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Suspected Fracking-Fluid Filled Barrels Found in Creek Near Clinton AR

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posted on May, 20 2011 @ 02:35 PM
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reply to post by bigfatfurrytexan
 


The spelling is coming from the articles from several news websites.
arkansasmatters.com...
www.todaysthv.com...
edit on 20-5-2011 by JBA2848 because: (no reason given)




posted on May, 20 2011 @ 02:36 PM
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reply to post by Maxmars
 


The fracing method varies depending on the type of environment. When I was younger my dad brought home a pickup bed full of "frac sand" that was sand that had a VERY large grain size (like the beads you find in a hackey sack). It was used out near a place locally known as "Rattlesnake Gap" on some operations being drilled near there.

I have also seen plain water used in this region, but they normally will not frac with water over aquifers (we have the Edwards Aquifer near here). But in my childhood hometown of Coahoma, TX (pop less than 1000) there is a series of wells that feed from an aquifer that was horribly tainted in the early days of frac drilling. You can't really even water your grass with the water because of how high the sulfur content is.
edit on 20-5-2011 by bigfatfurrytexan because: (no reason given)



posted on May, 20 2011 @ 02:38 PM
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Originally posted by JBA2848
reply to post by bigfatfurrytexan
 


The spelling is coming from the articles from several news websites.


Yes, i know. And us out here in West Texas are grimacing over it.


Like i said, not that it really matters. But misspelling it creates a lack of clarity, thanks to all those darned cyclons.



posted on May, 20 2011 @ 02:40 PM
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reply to post by firepilot
 
Thanks for this info --- Lot is done with people jumping to conclusions --- Trouble is MORE is done with no one knowing what is going on ---Keeping people that should know (or have the right to know & more) kept out of loop. I think these behind the scenes types (cheaters, liars, --- hmmm - all our leaders) are by definition: If one knowingly does something or does nothing when they should "do", hides, deceives, twists the truth and/or does something for THEIR OWN GOOD (or their friends or investors only) do evil and as such ARE EVIL -- And evil should be dealt with by all means possible --and should not be "sugar-coated" or "excuses made"! Time for Leaders to lead by example, do what they say, and pay the price (i.e. if someone dies because of what they did, then maybe the same fate for that leader --not "I plead the 5th" and let go free to do more evil (harm).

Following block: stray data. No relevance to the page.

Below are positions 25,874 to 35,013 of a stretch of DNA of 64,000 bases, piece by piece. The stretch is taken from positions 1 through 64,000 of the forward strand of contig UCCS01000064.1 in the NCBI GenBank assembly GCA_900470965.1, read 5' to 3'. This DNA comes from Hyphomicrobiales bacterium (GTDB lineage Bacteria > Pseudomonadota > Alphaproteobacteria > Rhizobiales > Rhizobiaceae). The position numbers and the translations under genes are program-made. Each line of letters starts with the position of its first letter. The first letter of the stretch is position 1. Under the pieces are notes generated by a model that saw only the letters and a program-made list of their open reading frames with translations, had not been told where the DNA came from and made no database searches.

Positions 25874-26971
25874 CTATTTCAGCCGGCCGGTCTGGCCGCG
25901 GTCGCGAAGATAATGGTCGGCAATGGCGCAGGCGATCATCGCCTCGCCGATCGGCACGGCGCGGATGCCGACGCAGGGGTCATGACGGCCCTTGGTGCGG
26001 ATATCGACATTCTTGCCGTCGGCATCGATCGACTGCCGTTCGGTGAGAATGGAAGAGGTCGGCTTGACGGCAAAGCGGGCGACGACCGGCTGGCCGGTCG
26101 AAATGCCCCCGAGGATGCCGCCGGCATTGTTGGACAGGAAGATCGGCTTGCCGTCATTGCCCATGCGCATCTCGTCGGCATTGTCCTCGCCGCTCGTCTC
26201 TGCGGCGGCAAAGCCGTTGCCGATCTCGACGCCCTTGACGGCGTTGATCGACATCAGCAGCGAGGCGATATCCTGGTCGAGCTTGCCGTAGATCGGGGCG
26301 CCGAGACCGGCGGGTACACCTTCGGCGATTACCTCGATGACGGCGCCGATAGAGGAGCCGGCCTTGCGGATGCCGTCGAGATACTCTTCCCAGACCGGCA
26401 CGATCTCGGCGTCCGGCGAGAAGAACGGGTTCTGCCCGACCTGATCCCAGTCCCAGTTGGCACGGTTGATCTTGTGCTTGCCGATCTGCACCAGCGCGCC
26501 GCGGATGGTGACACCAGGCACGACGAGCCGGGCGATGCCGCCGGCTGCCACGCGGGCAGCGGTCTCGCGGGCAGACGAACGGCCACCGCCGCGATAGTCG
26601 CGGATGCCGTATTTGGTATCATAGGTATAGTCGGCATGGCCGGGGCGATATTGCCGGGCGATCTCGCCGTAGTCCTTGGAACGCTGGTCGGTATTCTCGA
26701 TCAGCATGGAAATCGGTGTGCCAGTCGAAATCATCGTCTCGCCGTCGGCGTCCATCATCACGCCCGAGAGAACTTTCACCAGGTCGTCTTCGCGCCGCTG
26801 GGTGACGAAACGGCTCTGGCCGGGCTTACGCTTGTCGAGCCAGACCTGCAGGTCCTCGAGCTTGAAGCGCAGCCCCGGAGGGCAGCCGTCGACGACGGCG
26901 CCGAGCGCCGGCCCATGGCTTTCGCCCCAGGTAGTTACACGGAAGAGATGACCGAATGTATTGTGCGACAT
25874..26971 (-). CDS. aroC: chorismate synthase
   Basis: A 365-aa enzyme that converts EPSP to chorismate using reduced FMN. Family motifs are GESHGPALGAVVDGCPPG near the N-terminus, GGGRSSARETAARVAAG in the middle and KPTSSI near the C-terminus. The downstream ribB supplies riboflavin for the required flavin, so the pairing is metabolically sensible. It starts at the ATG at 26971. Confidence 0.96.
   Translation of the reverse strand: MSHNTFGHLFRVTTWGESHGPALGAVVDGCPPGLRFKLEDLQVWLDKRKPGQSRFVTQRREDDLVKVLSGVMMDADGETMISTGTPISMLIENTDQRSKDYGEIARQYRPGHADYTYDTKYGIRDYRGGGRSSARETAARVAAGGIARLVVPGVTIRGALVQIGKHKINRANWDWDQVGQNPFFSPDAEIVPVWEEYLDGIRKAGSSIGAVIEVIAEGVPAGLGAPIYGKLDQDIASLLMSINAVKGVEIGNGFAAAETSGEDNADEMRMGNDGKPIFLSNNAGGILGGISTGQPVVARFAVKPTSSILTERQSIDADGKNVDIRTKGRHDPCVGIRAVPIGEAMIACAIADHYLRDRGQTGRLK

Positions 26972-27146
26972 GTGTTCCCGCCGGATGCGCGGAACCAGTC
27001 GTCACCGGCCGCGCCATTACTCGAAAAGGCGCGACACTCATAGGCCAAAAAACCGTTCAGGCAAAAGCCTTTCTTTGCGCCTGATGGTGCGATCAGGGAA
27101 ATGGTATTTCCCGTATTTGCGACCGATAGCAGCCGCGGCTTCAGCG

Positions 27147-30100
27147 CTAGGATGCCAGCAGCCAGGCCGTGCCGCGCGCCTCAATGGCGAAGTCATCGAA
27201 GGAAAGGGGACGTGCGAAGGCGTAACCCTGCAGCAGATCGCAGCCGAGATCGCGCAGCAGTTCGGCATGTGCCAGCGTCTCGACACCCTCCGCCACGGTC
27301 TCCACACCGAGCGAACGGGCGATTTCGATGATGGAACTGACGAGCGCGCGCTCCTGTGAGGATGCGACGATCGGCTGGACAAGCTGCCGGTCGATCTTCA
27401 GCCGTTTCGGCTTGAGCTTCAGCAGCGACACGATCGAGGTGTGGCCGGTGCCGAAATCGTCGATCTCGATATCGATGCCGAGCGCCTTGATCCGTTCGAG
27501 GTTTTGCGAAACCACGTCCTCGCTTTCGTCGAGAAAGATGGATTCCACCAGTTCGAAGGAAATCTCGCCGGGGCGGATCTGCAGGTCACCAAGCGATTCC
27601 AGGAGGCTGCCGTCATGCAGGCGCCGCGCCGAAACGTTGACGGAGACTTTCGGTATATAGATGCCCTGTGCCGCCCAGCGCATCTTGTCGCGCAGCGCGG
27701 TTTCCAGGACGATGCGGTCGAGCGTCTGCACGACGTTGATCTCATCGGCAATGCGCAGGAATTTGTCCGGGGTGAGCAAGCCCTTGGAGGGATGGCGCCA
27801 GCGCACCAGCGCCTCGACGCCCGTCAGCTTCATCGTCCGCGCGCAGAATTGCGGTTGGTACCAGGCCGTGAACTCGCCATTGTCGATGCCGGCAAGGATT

posted on May, 20 2011 @ 04:47 PM
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Seems theres even more problems in the area.
arkansasnews.com...

The part we already know.


The barrels carried labels from Total Separation Solutions LLC of Houston. Most of the barrels said “Sta Foam D,” though at least one was marked “Anchor Drilling Fluids USA, Inc.”

“We’re contacting the manufacturers and asking them questions about what exactly was inside the barrels and who they possibly could have been marketed or sold to,” Pond-Mayo said.


And the other problems in the area.



In another incident involving gas and oil drilling operations in Van Buren County, a containment pond at a pad in Alread is leaking.

The pond was built about two years ago and the plastic lining is full of holes. Hundreds of gallons of drilling fluids have leaked onto the ground and into a nearby stream.

The stream feeds into Wilson Creek, which is the headwater of South Fork River that flows into Greers Ferry Lake.


And this part shows why no one is paying attention to where there barrels of chemicals are or if there containment ponds are doing there jobs.


The well pad is owned by Storm Cat Energy USA, a company that is currently in bankruptcy court in Colorado

edit on 20-5-2011 by JBA2848 because: (no reason given)



posted on May, 20 2011 @ 05:03 PM
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Heres a picture from Storm Cat Energies website from back in 2008.

classic-web.archive.org...
edit on 20-5-2011 by JBA2848 because: (no reason given)



posted on May, 20 2011 @ 05:06 PM
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Another thing to remember, is that just because it is "drilling fluids", can be different things. The most common drilling "fluid" would be drilling mud, which is usually in a large pit and constantly being recirculated for drill bit cooling and to put enough weight inside the casing pipe to prevent a blowout.

And of course other kinds are the acid for fracturing, and the above mentioned biocide too.